Graduation Year


Document Type




Degree Granting Department


Major Professor

Mariaelena Bartesaghi, Ph.D.

Committee Member

Jane Jorgenson, Ph.D.

Committee Member

Fred Steier, Ph.D.


Communication models, ethnography of communication, metaphors of communication, translation issues, speech community


In this thesis, I examine the practical challenge of constructing communication at the Arabic Translation Service (ATS) of the UN through the process of translation. Unlike in English in which "communication" has only one equivalent, in Arabic it has many depending on the context. My analysis focuses on analyzing the occurrence of two translation equivalents, namely ittissal and tawassul given that their use in translation sometimes proves to be cultural.

I conducted participant observation over the course of a two-month internship at the UN Headquarters in New York. Using grounded theory, I pieced together insights from a database of occurrences of the term "communication," interviewed staff members about their opinion about previous translations of "communication," witnessed staff interactions during their weekly meetings, and participated in a communication framework to create closer relationships between the ATS and other duty stations outside the UN. The way this framework is designed helps define how communication is understood as both theoretical concept and word used for translation purposes. Adopting an ethnography of communication approach, I illuminate the cultural differences involved in translating the term "communication" into Arabic in UN documents by an Arab multicultural team. By means of exploring translation issues, I aim at defining the prominent model of communication in the UN ATS community, and showing how this community's talk reflects tensions between different culturally embedded models.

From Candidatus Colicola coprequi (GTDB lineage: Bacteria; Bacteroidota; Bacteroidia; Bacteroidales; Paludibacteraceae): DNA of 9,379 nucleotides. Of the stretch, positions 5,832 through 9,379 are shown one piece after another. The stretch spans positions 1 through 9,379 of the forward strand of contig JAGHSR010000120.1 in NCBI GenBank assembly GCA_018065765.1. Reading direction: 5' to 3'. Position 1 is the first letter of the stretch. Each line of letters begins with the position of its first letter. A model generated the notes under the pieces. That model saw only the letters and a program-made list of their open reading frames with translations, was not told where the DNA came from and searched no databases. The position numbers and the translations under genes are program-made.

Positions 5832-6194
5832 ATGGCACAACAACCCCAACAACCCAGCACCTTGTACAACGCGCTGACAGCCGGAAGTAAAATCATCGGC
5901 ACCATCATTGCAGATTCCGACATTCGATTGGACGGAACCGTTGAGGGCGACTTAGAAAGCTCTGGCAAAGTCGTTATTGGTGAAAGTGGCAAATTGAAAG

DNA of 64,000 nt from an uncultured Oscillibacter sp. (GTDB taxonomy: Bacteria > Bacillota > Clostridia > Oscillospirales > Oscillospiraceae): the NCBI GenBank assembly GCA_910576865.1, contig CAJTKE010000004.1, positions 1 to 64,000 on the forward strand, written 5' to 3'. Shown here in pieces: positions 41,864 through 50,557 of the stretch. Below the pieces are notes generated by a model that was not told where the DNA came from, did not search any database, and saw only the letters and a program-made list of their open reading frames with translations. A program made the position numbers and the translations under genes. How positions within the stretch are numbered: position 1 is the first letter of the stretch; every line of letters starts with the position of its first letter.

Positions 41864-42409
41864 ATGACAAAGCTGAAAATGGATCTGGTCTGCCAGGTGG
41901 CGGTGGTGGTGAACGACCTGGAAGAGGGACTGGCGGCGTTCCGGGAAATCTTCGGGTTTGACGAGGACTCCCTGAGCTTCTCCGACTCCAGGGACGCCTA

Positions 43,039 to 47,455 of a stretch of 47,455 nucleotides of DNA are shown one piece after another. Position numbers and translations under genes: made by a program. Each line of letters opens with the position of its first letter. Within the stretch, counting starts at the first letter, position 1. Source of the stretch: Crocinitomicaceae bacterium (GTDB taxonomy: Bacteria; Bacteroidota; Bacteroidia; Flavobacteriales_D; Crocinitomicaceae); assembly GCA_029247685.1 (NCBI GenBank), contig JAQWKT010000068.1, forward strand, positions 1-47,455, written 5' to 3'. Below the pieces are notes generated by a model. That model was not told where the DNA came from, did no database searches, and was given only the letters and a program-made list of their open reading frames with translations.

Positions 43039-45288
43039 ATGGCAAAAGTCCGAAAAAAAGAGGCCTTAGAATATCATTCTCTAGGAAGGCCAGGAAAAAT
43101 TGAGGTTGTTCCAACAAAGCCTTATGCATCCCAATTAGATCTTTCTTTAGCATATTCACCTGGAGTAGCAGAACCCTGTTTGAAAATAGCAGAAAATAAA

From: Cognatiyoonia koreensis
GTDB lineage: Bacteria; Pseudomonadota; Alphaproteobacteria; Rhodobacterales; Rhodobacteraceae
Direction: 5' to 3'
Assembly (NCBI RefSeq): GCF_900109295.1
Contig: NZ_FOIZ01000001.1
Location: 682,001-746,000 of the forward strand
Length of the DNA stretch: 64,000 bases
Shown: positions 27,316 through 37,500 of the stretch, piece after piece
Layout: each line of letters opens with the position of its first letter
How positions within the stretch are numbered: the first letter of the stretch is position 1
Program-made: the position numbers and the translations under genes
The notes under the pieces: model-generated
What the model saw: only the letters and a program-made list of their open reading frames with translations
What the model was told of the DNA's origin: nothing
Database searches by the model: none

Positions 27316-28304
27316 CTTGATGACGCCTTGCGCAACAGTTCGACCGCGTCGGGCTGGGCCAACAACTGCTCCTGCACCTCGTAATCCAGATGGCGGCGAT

My conclusion is that ittissal is preferred over tawassul, the first involving more technical meaning and less contact among people. Some translators disagree with some translations. The UN ATS has its own language, given that it communicates to particular audiences. I aim at finding out why ittissal is the preferred term, why is standard Arabic not used for communication among the staff, and what aspects during translation are cultural.